Elizabeth Gilbert’s “Big Magic”

Big Magic: Creative Living Beyond FearBig Magic: Creative Living Beyond Fear by Elizabeth Gilbert
My rating: 5 of 5 stars

There could not have been a better time to read Big Magic than in the fraught and anxious, giddy and surreal days before launching my first novel. Gilbert’s words soothed and grounded me, took me out of the uncomfortable, jangly headspace of self-promotion and back into the embrace of what it means to be a creative person, why I set forth on this path in the first place.

 

Fear is boring.

Yes. This. I spent forty-one years (okay, maybe thirty-five; for the first six I was blissfully unaware that I wanted to be a writer when I grew up) being afraid to pursue my dream of writing. What if I sucked? Then what dreams would be left to me? Finally, it was the fear of seeing my chances to live authentically running out that propelled me to try. Fear that I suck is still a demon on my shoulder, but I’ve learned to acknowledge that demon and move on, despite its claws digging in painfully. I could spend my time paralyzed by fear, or I could spend my time writing. My choice.

 

The notion that creativity is a magical, enchanting process may seem too woo hoo for some readers, perhaps many writers, but it resonated with this one. Yes, it is true. There is little that is magical about putting your butt in the chair, day after day, most particularly those days when you least want to write, and simply getting on with it. It is the only way to be productive, to finish what you have started: there is no glitter and spark to dogged determination.

 

And yet. The magic has twirled and sparkled in my own creative process. It doesn’t stay long, or it comes and goes, but when it flashes, I’m aware. The rest is on me, to do the hard work of turning inspiration into art, and then to find my audience. I don’t wait for the muse to guide me or put off writing until I feel inspired. But I work to be more open to and aware of the Divine Sparks, so when they occur, I can capture and hold them long enough to let them burn into my mind’s eye, etched until I have time and energy to return to their outlines.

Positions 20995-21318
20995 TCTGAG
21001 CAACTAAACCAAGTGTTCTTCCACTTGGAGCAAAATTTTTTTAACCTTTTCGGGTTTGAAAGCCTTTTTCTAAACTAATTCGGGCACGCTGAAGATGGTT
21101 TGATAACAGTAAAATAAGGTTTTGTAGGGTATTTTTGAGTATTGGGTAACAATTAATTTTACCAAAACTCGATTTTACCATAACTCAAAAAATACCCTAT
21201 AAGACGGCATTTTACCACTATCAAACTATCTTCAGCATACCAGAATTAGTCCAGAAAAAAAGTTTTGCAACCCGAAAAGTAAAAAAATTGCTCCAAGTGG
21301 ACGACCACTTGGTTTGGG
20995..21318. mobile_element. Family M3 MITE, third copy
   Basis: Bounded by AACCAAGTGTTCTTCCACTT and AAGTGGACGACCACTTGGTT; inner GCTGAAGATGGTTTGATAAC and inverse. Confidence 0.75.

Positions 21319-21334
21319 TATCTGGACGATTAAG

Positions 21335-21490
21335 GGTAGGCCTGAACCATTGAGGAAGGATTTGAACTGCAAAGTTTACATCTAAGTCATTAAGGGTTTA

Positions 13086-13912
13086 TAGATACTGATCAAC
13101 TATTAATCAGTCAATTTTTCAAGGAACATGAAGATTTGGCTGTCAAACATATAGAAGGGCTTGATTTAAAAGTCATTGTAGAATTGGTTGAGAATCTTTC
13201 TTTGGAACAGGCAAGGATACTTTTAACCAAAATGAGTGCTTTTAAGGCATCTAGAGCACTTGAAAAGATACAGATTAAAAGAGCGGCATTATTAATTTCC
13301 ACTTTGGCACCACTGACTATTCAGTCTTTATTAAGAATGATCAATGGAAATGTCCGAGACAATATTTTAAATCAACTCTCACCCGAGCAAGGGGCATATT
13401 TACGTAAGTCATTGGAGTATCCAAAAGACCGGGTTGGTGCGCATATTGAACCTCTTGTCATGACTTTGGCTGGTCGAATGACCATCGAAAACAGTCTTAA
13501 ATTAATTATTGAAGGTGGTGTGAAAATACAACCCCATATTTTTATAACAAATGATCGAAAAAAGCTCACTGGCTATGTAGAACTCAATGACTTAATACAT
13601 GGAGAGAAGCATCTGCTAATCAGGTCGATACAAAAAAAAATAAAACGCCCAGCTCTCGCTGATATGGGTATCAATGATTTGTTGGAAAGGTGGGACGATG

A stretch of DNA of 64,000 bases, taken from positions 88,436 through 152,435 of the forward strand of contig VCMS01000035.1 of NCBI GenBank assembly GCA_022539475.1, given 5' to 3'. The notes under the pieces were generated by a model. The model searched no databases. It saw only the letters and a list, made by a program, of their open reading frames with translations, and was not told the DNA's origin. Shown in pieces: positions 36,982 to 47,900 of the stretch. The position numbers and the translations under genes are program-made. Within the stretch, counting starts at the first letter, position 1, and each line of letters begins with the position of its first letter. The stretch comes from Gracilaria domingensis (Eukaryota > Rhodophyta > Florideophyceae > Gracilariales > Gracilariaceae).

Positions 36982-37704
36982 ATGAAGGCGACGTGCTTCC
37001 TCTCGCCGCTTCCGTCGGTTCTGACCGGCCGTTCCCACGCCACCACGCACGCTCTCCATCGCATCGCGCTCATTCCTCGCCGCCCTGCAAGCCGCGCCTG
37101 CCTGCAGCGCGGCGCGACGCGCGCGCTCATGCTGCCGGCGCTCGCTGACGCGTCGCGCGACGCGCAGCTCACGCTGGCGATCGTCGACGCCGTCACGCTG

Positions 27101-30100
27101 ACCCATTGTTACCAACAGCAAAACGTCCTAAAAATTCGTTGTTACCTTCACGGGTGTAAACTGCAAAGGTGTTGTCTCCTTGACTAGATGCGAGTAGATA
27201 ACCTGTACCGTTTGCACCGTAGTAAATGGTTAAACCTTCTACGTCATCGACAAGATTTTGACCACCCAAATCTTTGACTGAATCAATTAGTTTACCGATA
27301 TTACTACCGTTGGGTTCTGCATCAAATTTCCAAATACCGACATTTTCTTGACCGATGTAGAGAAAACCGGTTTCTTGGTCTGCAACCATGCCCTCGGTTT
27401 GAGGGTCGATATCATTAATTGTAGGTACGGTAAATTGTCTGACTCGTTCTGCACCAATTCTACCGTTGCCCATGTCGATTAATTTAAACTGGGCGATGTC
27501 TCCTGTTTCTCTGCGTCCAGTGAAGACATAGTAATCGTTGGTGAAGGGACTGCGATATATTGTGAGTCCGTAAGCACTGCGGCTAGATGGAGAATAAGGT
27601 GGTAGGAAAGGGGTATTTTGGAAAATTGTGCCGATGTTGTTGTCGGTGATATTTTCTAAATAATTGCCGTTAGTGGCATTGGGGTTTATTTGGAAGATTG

I adored the anecdote about Gilbert and Ann Patchett exchanging ideas in the ether—it released me from the angst of recognizing my ideas in others’ work, of realizing that each idea has its time and will find its right and true voice.

 

You are not required to save the world with your creativity.

 

I will admit to feeling a certain . . . pressure, expectation, as a woman, as a woman over forty, to write Big Important Things. And I have done, in short stories, in essays; even in novels that appear commercial on the surface, the themes of grief, redemption, addiction, faith ground the narrative in larger, more universal contexts. But I resist writing to an agenda, I resist the notion that I must write to educate. There are times, yes, when I feel compelled to share lessons I’ve learned that may be of use to others. But I am a storyteller at heart. Really, what I want to achieve as a writer is pleasure. Enjoyment. Fulfillment. Mostly mine, if I’m honest.

 

About pursuing an advanced degree (i.e. The MFA). I get this question on occasion and now have an abridged answer that I can credit to Elizabeth Gilbert: Writers have it easy. The only education we need awaits us for free in a library or at moderate cost in a bookstore. Connections, networking, community, feedback, support—all can be obtained for free if a writer reaches out, both for support and to lift up others. MFAs can be lovely and advantageous, but *need* is not a reason to pursue one.

 

I’ve read a few reviews that scoff at Gilbert’s breathless enthusiasm, she who now perches comfortably on the pinnacle of artistic and financial freedom afforded her by the smash hit Eat, Pray, Love. As if commercial success somehow taints or diminishes or renders meaningless all the years of hard work she put in and rejection received before the runaway success of EPL. Whatever. Move along. We all enter this with our own advantages, disadvantages, lucky breaks and unfair blows. Acknowledge yours, celebrate, embrace or forgive them and stop wasting energy belittling or dismissing others who have achieved what you would like. Write.

 

There’s so much more. I need to reread Big Magic again in bits and pieces and perhaps return to this review and amend, change, modify, as I grow as a writer and my books grow up and away from me. For now, though, it is enough to have simply been allowed to return to what is important: that I write because I and the Universe have chosen it to be so. That’s enough.